There is, moreover, a serious risk of confusion between the police and some of the security organisations. A number of special constables have written to me complaining that, whereas the regular police force was able to adapt its uniforms clearly so as to avoid that misunderstanding and confusion, they have not been permitted to do so, and they feel—they are a pretty authoritative body—that there is a genuine risk of confusion between them and the private security organisations. The Minister pours scorn on that, but he is in splendid isolation. Representations have been made to us by various bodies and the Minister has failed totally to take heed of those representations.
§ 10.15 p.m.
§ The question of answerability is very important. We have already discussed the fact that there is to be no parliamentary accountability for the operation of the Bill. But it involves more than that. There is no proper complaints machinery available in regard to abuses of authority by these private security armies. It is not simply a question of their committing torts which are actionable. There is no complaints procedure to deal with cases of incivility by an employee of a private security firm in respect of an ordinary member of the public. These matters could be dealt with if we were given such a security force.
§ We have no knowledge of the cost involved because there is no direcet relationship between the Government and the security firms. Anybody who believes that the cost of employing them will not be passed on to the public is grotesquely naive. And even if they were to be directly employed by the Government, that information would be hidden from us.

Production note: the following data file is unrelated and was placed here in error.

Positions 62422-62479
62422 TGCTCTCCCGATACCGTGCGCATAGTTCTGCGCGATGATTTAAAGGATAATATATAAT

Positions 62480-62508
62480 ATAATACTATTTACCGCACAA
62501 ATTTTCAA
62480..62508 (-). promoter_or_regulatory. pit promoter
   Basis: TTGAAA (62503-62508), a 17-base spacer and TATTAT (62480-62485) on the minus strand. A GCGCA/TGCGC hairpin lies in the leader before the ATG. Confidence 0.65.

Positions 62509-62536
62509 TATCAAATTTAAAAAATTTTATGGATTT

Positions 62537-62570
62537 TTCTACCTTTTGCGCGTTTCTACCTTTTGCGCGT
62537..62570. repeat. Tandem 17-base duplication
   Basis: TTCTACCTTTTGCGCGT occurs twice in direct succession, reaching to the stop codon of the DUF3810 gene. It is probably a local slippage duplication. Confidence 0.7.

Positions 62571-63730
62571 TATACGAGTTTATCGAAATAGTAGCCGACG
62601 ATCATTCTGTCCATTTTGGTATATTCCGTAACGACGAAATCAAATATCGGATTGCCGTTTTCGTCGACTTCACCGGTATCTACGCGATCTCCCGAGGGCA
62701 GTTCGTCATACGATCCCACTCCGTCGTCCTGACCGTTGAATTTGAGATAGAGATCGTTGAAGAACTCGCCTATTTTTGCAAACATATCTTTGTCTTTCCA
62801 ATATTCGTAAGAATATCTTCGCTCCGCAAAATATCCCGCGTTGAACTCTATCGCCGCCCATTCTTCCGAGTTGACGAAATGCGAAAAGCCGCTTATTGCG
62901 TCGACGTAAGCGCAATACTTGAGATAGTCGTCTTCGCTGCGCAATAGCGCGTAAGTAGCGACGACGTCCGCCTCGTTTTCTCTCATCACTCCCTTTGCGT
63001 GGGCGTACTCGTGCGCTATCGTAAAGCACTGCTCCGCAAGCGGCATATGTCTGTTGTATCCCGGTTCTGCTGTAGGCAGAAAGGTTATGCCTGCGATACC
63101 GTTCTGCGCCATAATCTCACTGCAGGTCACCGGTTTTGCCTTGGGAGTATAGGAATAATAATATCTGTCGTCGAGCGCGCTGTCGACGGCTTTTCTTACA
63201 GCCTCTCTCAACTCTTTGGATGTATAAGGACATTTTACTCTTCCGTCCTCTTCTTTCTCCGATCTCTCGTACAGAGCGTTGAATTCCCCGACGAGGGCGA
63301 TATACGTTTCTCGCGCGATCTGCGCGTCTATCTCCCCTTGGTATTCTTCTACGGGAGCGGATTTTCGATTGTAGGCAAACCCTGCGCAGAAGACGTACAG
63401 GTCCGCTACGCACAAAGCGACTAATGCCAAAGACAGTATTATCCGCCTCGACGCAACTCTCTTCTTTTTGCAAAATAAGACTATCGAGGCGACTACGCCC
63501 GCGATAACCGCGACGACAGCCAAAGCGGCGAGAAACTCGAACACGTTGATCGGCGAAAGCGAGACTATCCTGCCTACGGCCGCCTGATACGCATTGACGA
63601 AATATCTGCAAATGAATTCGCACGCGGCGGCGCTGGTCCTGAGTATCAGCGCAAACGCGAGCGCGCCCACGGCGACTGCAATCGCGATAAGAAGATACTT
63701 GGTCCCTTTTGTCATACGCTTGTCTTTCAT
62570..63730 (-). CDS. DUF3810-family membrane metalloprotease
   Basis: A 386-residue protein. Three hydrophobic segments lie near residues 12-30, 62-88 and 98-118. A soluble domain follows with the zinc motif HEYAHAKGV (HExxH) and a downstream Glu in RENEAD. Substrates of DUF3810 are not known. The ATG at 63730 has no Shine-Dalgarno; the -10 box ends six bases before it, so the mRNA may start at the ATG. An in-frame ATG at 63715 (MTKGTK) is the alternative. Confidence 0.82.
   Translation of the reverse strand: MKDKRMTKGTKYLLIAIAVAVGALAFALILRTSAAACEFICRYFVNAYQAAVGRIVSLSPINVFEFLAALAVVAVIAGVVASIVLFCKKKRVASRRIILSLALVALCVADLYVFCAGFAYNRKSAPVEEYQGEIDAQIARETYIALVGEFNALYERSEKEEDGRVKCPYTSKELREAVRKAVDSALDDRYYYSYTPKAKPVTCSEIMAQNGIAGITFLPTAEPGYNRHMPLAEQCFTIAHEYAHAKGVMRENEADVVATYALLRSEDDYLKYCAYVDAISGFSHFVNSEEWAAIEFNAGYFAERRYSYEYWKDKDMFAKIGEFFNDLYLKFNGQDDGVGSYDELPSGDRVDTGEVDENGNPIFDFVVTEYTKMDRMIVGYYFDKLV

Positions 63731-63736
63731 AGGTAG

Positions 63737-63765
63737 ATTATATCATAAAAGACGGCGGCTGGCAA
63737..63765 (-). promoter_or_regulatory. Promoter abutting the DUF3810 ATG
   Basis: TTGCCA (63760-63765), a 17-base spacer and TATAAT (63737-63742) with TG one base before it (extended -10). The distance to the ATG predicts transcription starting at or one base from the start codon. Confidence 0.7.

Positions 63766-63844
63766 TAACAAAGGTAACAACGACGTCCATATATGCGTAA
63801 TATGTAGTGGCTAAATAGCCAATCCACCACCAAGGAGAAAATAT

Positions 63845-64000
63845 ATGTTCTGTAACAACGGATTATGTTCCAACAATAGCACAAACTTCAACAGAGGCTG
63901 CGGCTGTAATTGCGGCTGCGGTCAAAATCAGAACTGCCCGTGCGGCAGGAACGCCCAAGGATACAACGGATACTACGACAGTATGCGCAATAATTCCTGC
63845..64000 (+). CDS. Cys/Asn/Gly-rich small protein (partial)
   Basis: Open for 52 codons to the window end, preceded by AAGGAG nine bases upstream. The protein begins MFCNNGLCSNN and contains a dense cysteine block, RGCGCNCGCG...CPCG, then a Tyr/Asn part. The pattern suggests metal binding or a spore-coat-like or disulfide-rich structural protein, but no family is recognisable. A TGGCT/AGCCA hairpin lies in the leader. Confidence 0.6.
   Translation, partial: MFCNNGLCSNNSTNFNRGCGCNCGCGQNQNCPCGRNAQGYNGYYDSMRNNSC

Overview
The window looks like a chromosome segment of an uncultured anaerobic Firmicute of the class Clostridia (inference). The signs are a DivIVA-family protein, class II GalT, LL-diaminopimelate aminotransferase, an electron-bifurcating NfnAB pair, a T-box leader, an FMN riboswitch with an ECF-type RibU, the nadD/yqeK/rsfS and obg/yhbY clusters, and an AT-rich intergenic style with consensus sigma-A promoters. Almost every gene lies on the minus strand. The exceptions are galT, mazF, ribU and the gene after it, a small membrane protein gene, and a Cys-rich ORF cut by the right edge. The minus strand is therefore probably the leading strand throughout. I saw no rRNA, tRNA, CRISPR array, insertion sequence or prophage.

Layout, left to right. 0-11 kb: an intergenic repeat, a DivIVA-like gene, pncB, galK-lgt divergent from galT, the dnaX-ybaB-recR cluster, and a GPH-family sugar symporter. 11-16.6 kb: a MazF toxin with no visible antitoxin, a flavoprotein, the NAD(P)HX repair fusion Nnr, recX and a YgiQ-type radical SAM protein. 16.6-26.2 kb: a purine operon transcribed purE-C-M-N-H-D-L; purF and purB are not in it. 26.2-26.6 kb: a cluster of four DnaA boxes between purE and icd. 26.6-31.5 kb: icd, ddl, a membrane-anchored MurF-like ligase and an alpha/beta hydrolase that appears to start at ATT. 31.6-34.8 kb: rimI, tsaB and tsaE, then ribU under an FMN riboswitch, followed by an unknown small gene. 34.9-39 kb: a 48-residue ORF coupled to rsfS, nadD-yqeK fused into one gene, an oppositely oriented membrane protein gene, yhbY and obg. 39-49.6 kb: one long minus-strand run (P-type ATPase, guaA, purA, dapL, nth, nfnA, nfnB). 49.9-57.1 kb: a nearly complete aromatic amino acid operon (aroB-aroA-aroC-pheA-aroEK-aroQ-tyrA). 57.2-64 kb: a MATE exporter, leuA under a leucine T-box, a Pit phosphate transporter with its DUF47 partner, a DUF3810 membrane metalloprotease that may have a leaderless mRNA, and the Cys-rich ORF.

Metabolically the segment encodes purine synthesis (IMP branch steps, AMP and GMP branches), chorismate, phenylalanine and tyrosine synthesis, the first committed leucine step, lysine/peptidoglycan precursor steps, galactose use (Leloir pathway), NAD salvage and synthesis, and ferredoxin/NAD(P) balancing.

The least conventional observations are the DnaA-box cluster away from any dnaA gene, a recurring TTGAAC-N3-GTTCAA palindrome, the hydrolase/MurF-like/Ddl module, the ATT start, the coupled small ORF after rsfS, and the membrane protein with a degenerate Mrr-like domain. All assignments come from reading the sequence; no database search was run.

§ Mr. Davis
I must get on. I do not believe that these private security organisations are completely above suspicion, as the Minister suggests. They are not licensed, there is no control over them, there is no supervision, and their members do not have to be members of trade unions. [Laughter.] Obviously. the Government benches find this most amusing. We say that a separate security organisation involved with the police would be the best way to deal with these problems. Recruitment and training would be under the control of the Secretary of State, and the force would be able to work more closely with the regular police. It would attract people who are now perhaps being attracted by Securicor and other firms, and this would provide healthy competition. Furthermore, we should be able to ask questions in the House about how the force was operating, and this, again, is a matter of vast importance.
I must deal with the arguments which have been deployed by the Minister against the use of a new addition to our security forces. We have heard the 1667 argument about "peakiness" and the fact that there is not a consistent requirement for security people. The police face similar problems and there is a problem of "peakiness" in regard to the scale of crime. These things do not happen only in the summer or at weekends since police have to be available to deal with any situation. What is the difference in principle? Even if the Minister were right and it were more costly to have such a force, I still believe that these powers should not be given to a private security organisation, but that they should be invested in a State organisation.
The Minister then said, "What is the row all about?" His attitude was, "I shall be invoking these powers only rarely and they may be only a minor extension of the present situation." But it must be pointed out that he is seeking this untrammelled power to deal with the situation referred to in the Bill and, on his own admission, this is no minor extension.